Customer quantity or quality?

modqs-customer-quantity-or-quality-postBetfair’s full year results to April 2013 were released last week to mixed reactions and likely with mixed feelings. To the public eye, Breon Corcoran and his slimmed band of merry men say that the low results were inevitable given the transitional period that the company is going through.

Having spent plenty of his tenure to date lowering expectations, Corcoran was able to draw on the fact that the rejection of CVC’s bid shows that Betfair is in a position of strength and that the future looks bright. On the other hand, had Betfair investors been told pre-IPO that this is where the company would be at this stage, they wouldn’t have been too enthralled. Pre-tax losses of £50 million certainly won’t have lightened the mood among shareholders.

But one point gleaned from Breon Corcoran‘s comments and picked up on by various news outlets including Reuters was that by providing simpler products Betfair had been able to attract more customers than ever before.

On the subject Corcoran’s comments read: “While the Exchange continues to be at the heart of our business, the Sportsbook means that we can now present new customers with a simpler, more familiar product and offer a wide range of promotional activity than is possible on the Exchange alone. This is helping Betfair to attract more customers than ever before.”

While it is largely subject to interpretation, these comments could be seen as a confirmation of the fact that Betfair will not be adopting the strategy that Richard Koch had spoken of during the failed CVC takeover process. Rather than looking to attracts the highest value players, Betfair are happier operating with lower player values but substantially more players.

Despite what might be construed as Corcoran’s show of vindication, it is too early to tell if this approach really is paying off. Different brands have been able to make both ways work, but what is the ultimate preference when choosing between high quality or high quantity players?

All inclusive against 80/20

The easy answer is to say that a mix of two is ideal. To have a large player based that includes some very big players. But the fact that Koch was so clear in the way that he intended to take the business shows that there are ways to focus on one or the other. Koch’s plans were to cut customer numbers and in turn marketing budget while focusing on players who were most profitable to Betfair.

The method behind Koch’s plans is the 80/20 principle; a theory put together by himself on the back of the Pareto principle. The idea is that 80% of results come from 20% of causes.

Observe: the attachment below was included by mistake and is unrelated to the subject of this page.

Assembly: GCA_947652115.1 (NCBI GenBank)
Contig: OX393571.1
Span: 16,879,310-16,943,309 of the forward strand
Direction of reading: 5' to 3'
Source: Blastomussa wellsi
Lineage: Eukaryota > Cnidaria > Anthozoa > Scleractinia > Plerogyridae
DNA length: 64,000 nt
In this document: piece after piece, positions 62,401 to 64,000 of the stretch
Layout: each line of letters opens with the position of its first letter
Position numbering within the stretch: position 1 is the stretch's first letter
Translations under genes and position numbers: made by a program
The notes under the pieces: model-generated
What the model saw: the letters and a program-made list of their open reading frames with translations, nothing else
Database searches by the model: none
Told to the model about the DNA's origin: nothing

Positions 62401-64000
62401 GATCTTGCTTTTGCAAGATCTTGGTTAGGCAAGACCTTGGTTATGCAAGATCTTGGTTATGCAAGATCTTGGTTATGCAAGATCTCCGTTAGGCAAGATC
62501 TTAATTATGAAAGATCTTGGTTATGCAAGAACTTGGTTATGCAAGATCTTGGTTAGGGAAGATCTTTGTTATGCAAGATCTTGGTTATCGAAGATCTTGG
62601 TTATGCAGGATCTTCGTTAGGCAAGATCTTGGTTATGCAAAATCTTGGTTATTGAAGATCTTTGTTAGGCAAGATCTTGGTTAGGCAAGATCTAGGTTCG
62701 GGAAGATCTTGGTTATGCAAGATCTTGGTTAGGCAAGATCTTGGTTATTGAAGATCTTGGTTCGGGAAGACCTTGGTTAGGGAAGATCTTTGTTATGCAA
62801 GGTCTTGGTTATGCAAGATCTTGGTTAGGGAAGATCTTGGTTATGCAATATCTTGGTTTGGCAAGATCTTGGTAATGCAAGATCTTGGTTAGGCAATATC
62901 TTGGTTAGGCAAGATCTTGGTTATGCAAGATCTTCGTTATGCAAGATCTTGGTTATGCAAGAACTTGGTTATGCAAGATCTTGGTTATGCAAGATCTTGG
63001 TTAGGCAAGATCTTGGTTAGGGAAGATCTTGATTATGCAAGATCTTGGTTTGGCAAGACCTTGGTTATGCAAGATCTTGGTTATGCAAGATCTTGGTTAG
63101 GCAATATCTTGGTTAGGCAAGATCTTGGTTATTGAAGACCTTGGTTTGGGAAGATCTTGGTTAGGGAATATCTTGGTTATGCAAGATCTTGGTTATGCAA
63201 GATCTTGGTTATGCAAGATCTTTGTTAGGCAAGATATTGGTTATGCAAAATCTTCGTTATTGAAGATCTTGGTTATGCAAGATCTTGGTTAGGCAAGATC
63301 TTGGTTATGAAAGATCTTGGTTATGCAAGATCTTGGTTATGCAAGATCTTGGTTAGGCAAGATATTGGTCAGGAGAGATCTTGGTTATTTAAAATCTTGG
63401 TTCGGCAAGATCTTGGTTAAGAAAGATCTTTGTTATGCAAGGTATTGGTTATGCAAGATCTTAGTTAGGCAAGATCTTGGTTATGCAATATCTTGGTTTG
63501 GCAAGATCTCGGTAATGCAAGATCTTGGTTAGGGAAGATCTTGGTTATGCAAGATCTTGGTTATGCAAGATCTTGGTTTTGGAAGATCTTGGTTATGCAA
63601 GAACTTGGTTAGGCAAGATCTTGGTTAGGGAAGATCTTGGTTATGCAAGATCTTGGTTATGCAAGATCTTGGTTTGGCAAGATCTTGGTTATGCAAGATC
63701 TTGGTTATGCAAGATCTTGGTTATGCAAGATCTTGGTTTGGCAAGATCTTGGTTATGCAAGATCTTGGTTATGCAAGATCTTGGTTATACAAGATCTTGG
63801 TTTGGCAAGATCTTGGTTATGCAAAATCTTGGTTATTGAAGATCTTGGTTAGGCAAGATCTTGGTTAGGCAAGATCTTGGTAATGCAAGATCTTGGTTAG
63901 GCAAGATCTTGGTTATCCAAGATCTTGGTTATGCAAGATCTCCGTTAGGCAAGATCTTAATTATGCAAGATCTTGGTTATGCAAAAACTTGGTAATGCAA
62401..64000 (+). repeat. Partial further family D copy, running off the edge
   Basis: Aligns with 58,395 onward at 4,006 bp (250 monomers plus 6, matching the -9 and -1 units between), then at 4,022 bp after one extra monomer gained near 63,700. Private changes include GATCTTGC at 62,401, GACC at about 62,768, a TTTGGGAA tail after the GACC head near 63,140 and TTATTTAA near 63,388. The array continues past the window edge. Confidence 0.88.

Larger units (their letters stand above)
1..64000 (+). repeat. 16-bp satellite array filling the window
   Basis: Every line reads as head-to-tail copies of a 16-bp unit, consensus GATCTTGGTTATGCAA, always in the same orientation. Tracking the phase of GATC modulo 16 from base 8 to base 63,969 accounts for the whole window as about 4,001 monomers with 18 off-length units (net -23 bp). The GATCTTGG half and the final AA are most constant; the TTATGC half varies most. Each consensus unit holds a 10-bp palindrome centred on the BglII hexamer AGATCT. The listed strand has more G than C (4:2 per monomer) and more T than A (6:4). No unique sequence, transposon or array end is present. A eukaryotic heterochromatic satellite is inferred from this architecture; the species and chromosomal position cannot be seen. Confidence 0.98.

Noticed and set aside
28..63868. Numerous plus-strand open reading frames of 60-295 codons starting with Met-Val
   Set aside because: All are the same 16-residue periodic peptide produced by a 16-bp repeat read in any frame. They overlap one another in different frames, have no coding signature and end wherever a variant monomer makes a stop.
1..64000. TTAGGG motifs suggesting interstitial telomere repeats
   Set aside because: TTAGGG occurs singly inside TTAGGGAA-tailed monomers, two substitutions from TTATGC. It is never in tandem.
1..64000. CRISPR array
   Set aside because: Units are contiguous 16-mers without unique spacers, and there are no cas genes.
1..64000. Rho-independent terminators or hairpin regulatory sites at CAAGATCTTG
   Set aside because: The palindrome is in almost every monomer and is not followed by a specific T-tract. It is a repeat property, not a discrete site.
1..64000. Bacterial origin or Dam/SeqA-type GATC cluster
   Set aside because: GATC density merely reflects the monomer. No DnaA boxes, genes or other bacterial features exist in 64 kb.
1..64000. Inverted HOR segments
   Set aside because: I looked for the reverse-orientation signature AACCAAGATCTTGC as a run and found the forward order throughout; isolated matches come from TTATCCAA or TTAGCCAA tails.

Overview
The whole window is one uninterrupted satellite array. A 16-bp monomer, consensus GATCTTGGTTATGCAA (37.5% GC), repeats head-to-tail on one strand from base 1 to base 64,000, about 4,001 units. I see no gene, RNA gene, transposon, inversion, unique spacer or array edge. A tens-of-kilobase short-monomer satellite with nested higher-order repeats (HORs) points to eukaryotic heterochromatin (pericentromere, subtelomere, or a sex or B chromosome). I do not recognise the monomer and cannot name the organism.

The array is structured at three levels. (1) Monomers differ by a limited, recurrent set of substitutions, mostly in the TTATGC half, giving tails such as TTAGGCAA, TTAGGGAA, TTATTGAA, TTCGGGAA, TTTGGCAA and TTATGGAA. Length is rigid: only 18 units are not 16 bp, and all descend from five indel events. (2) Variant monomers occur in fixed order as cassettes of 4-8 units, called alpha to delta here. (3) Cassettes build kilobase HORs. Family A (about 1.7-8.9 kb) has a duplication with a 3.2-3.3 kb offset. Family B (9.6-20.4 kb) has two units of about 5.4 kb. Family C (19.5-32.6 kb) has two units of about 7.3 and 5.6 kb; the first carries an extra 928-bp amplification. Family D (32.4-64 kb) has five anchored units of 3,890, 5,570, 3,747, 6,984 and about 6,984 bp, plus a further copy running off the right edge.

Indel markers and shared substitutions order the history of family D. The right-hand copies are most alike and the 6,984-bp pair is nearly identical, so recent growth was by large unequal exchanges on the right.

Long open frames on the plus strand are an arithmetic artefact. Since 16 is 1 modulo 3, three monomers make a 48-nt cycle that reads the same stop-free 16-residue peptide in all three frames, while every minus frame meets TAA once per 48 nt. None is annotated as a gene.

As Koch told The Telegraph, in the case of Betfair this meant “it is usually a small amount of customers that account for a large proportion of your profitability.”

The way in which Betfair’s Exchange is currently set up already supports this model. In 2011 the company created a bit of a stir by increasing their premium charge for those over £250,000 in profit but the fact that it only impacted around 500 customers dulled the effect.

However, Betfair under Corcoran appear to be keen to move away from any reliance on a small number of customers. They’re more interested in appealing to the lowest common denominator.

80/20 and recreation around iGaming

Players of differing quality are catered for across the iGaming industry with the effects clearly viewable. Whereas affiliate sites offering free slots may send plenty of volume, they might not make much in revenue whereas just two or three players from a high roller, VIP or high limits site could bring in big commissions. It’s for this reason that many operators are wary of no deposit bonuses due to the quality of players that they bring in – which at an exec level is going to hurt your personal KPIs.

bet365 have had success by taking large volumes of bets rather than focusing on big players. In fact their desire to hinder big players is often on display when limits are placed on successful accounts. The nature of their flagship product InPlay betting makes this considerably less of an issue though with lots of low wages being the preferred method of attack for punters.

Similarly, Bodog’s Recreational Poker model has lead to a larger numbers of lower value casual players. As the name suggests, it’s for recreational players who will come back and aren’t determined to make huge profits out of their play.

Funnily enough, recreational players is also a term that has popped up in the coverage of Corcoran’s comments. The Times reported last week that “Betfair will hold firm with its aim to attract more recreational punters after fighting off a hostile £1 billion takeover bid that would have compelled it to reverse course.”

So rather than squeezing more out of big players Betfair appear to be content with quantity over quality. Given the other iGaming examples above, you’d say that that seems to be the favoured choice across the industry at the moment. It certainly makes sense with operators leaving themselves much less vulnerable to the success of a small number of customers.

Having said that, it would be very interesting for the onlooker to see how Koch’s 80/20 principle would play out if put into full practice. But given the failed Betfair bid it’s unlikely we’ll get the chance.